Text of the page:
I had always wanted to visit Prague, but it was one of those trips that for one reason or another I always ended up postponing. When this year I considered where to go on vacation, it seemed to me, after touring the capitals of Western Europe, to travel to Eastern Europe. However, years ago this destination was sold a lot as a package encompassing Prague, Budapest and Vienna.
The chosen date was the month of October to spend an autumn in Prague. The fundamental thing is that the tourist marabunta has already passed. Prague is full of tourists all year round, but at least in October we can walk, for example by the Charles Bridge and enjoy the fall colours.
For this reason, it seems normal to write about my vacation in that wonderful city, hoping that my blog can help you if Prague becomes the destination of your future vacations, something you will not regret. Being clear that I only wanted to visit Prague, I went to the travel agency to book the flight and the hotel.
When I arrived at the airport it was about noon. I arrived at the Airline counters and after waiting in line to check the bag I was able to eat something and rest until my flight left at 2:10 pm. We landed around 4:40 after a flight without problems. After picking up my suitcase I went to the exit where my driver was waiting for me with a placard with my surname.
The route was about 30 minutes. While I was alone with the driver I exchanged a few words in English, deriving the conversation in matters of climatology and football. A couple of times the phone interrupted the conversation. I ended up commenting that it was forbidden to talk on the cell phone while driving.
Finally, it was a little after 5:00 pm when he left me at the hotel where, after completing the check in, the receptionist gave me the key to the room. The single room that they gave me on the first floor was nice with everything that corresponds. My room retained the original wooden beams ceiling, decorated with paintings.
There is a wardrobe for clothes, table and chair, mini-bar, television with international channels and a bathroom with a shower instead of a bathtub. Inside the closet there was a very small security box where I could only leave documents, jewelry and money. It was opened with a key, not with a code, having to ask for the key at the reception.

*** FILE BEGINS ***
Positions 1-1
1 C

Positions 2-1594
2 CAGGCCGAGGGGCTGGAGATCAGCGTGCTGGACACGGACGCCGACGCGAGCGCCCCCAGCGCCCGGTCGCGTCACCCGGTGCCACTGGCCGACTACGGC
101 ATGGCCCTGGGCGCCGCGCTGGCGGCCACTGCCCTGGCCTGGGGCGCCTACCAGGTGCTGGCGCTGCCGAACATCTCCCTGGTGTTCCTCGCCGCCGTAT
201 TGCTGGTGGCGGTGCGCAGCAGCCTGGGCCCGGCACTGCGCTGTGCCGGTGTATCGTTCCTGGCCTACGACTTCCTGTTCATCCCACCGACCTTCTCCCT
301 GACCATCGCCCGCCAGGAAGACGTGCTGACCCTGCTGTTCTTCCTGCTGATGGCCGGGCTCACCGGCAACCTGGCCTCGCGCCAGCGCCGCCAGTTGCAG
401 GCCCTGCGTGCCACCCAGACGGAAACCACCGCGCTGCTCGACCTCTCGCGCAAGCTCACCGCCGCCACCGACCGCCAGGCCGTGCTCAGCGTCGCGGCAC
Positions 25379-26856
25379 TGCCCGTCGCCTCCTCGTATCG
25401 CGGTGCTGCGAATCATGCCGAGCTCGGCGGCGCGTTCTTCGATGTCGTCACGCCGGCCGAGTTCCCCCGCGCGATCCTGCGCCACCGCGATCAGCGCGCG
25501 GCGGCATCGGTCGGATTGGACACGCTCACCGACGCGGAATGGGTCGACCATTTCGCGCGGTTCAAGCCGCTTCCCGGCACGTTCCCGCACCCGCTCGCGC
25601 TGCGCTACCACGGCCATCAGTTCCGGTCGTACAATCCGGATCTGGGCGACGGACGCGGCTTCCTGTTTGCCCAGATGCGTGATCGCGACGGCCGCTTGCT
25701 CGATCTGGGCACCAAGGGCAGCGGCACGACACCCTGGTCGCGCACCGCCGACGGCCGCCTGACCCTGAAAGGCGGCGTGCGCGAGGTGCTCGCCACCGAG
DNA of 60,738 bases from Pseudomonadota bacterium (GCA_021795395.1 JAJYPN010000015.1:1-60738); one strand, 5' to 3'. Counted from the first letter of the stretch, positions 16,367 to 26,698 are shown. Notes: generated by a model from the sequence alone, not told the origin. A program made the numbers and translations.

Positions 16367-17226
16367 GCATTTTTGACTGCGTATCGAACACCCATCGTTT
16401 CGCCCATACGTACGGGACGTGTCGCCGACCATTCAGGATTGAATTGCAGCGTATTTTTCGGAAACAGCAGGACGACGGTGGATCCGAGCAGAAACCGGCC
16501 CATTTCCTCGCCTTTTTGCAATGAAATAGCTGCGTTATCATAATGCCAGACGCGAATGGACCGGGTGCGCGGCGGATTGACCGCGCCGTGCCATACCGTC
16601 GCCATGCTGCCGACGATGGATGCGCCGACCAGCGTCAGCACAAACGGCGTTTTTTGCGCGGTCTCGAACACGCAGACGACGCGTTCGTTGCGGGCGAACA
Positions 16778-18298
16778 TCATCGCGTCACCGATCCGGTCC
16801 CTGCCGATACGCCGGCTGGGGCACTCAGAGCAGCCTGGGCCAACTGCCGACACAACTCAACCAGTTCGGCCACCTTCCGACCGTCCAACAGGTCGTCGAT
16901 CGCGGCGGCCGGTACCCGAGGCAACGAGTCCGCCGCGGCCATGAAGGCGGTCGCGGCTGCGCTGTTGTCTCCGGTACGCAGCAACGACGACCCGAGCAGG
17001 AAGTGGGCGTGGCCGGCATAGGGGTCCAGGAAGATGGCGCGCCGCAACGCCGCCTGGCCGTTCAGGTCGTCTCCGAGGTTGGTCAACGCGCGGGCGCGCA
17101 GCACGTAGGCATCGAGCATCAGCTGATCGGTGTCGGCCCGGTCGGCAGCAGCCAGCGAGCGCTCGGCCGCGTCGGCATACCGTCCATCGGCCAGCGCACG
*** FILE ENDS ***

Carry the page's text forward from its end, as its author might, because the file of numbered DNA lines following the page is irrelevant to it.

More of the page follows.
From what I read the building was already used as an inn in the Middle Ages for travelers there who arrived in Prague when the gates of the city were closed. After unpacking the luggage and resting for a while, I left the hotel to change for Czech Crowns first, since I had not done it in the airport. The temperature was mild.
On the way I can admire the Powder Tower, the old gateway to the city and the municipal house that is located right next to the tower. I followed the Celetna street until it ended at the square of the old city full of traveling artists and above all tourists. I was impressed by the amount of people that there were, all wandering between the astronomical Clock Tower, the statue to Jan Hus and the Tyn Church and St Nicholas Church.
After recovering the blow I left the square to approach the exchange office located on Kaprova Street, right next to the square. I went with a coupon, which I had printed on their website and I showed it to one of the employees along with the money I wanted to change. With the feeling of being rich I followed the Kaprova street to the river where I came across the Rudolfinum which is a concert hall.
From here there is a nice view of the castle as well as the Charles Bridge. From the Rudolfinum, I continued north and then turned right into the neighborhood of Josefov. Here I wandered without really knowing where I was going until I reached Revolucni street. I continued south until I found the municipal house again and the Powder Tower.
I go back to hotel to leave part of the money changed in the safe and with the right amount I went to find a restaurant to dine. I order the typical goulash and a small beer. Finally I return to the hotel to sleep as the day had been long.
Today's program included a couple of visits to get to know the history of the city better because I sincerely admit that little I knew about the country was about the contemporary era. After breakfast at 7:30 I headed for the City of Prague Museum, which was located about 10 minutes from the hotel. Another advantage is that at this time the streets are practically deserted with neither tourists nor natives.
The museum is in a Renaissance style building and inside it was forbidden to take pictures. One of its rooms is dedicated to the prehistoric era where I can see why the first settlements were formed. Another couple of rooms are dedicated to the Middle Ages and the Renaissance with the presence of many objects.
I can notice the role that the city had at the economic and commercial level to be an important crossroad. Many pieces also reflect daily life as well as religion. Finally I ended up in the last room. The truth the samples of the objects present are interesting and helps to understand the development of the city. The explanations are in Czech and in English.
I see a 3D film in a room in the basement of the museum that lasts about 5 minutes and they provide the glasses. It is a different way of seeing the city since it starts by the square of the old city, crossing the Charles Bridge and ending in the castle. The camera alternates from the sky to walks through the streets. Perhaps only for that reason it is worth paying the 100 crowns for the show.
At around 11:00 hours the visit was over. I made the decision to go to visit the Museum of Communism that I had planned for another day. It was not very big. I walked the opposite way, returning to the hotel and from there take Na Prikope street until I reach the museum. The museum is located in a building that shares the first floor with a casino.